While demanding justice and truth for Beng Hock, we will also appeal to the government to enact a Human Rights Act in order to safeguard the basic human rights of all Malaysian citizens, rectifying institutional infringement of human rights and preventing incidences such as Beng Hock’s mentally- tortuous marathon questioning session and witnesses being denied legal assistance during questioning from happening again.

Please contact our coordinators Ng Yap Hwa (012-2658448) or Chong Kok Siong (012-2138610) if you are interested to assist our petition campaign and send banners to us. You can also send an email to msians4benghock@gmail.com or visit our blog at http://malaysiansforbenghock.wordpress.com for more information.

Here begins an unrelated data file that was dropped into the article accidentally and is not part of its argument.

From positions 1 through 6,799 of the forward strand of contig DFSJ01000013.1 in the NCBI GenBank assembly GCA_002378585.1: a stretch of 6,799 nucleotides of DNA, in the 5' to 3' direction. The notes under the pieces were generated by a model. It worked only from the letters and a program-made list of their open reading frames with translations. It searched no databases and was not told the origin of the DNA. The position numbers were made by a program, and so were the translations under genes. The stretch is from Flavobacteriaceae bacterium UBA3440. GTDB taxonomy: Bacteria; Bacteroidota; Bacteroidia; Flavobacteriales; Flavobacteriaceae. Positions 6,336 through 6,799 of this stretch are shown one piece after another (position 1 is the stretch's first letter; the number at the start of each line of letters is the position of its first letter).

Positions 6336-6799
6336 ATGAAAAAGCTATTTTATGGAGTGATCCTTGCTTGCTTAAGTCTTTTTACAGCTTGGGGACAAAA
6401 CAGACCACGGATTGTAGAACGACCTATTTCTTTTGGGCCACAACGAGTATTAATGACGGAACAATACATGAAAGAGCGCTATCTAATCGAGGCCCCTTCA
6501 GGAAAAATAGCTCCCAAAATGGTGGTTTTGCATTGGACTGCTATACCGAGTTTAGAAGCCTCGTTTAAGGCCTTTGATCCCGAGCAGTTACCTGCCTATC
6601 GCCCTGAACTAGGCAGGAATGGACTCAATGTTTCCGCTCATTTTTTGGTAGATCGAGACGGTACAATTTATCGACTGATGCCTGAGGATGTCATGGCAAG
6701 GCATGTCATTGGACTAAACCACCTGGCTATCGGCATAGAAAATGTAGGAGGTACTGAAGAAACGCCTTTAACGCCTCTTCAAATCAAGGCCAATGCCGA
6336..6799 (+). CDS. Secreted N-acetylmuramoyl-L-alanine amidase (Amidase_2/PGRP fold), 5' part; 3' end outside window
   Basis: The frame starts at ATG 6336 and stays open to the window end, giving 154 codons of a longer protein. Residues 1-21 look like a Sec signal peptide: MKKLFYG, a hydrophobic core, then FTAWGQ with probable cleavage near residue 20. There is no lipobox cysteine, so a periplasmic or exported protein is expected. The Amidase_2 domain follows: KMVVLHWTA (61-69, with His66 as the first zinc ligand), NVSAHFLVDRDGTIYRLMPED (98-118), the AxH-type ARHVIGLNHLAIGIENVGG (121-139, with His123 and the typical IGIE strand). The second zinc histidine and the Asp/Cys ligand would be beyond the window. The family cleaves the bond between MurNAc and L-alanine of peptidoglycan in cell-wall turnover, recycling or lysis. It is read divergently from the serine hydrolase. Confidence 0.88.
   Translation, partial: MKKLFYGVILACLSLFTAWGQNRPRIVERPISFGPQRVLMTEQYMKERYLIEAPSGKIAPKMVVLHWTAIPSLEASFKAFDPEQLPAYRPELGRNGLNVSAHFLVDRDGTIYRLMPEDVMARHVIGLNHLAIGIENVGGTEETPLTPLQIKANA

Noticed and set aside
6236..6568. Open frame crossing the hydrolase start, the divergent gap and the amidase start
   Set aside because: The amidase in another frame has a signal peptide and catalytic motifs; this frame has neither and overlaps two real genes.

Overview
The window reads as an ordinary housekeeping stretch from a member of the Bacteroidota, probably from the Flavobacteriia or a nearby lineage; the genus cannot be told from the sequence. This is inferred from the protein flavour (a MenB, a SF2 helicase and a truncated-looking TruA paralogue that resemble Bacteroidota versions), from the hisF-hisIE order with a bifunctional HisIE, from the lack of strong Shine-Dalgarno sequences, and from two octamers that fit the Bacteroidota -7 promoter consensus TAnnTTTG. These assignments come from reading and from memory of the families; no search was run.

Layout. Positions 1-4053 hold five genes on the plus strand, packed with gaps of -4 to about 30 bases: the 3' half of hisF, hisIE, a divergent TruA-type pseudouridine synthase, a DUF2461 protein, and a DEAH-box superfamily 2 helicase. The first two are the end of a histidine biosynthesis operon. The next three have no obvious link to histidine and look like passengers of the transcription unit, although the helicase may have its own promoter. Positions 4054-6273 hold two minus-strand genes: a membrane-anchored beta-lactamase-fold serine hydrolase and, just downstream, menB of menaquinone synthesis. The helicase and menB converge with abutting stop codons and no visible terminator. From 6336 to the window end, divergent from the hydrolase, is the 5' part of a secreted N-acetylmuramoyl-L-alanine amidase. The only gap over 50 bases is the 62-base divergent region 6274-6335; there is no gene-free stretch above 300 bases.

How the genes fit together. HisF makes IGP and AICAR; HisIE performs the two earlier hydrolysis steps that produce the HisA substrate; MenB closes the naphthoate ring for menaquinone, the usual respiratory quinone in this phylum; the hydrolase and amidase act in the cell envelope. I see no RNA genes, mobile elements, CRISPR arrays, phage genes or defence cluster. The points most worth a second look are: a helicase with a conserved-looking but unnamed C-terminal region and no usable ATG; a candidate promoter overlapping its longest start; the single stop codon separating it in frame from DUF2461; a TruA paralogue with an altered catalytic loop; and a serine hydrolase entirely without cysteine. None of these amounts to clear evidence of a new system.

Chong Kok Siong



11 November, 2010

Singapore, a “poor little market in a dark corner of Asia” ?

Forty-five years after Singapore’s expulsion from a union with Malaysia left Lee Kuan Yew in tears on national television, the economy of the city-state he led to independence is poised to overtake its neighbor.

Singapore’s gross domestic product will cap its fastest annual growth this year since independence, rising as much as 15 percent to about $210 billion, while the economy of Malaysia, a country 478 times its size, will expand 7 percent to $205 billion, government forecasts show. The nations are scheduled to release their 2010 data by February.

The island that former economic adviser Albert Winsemius once said was considered a “poor little market in a dark corner of Asia” is now ranked by the World Bank as the easiest place to do business, has the world’s second-busiest container port, and boasts the highest proportion of millionaire households, according to the Boston Consulting Group.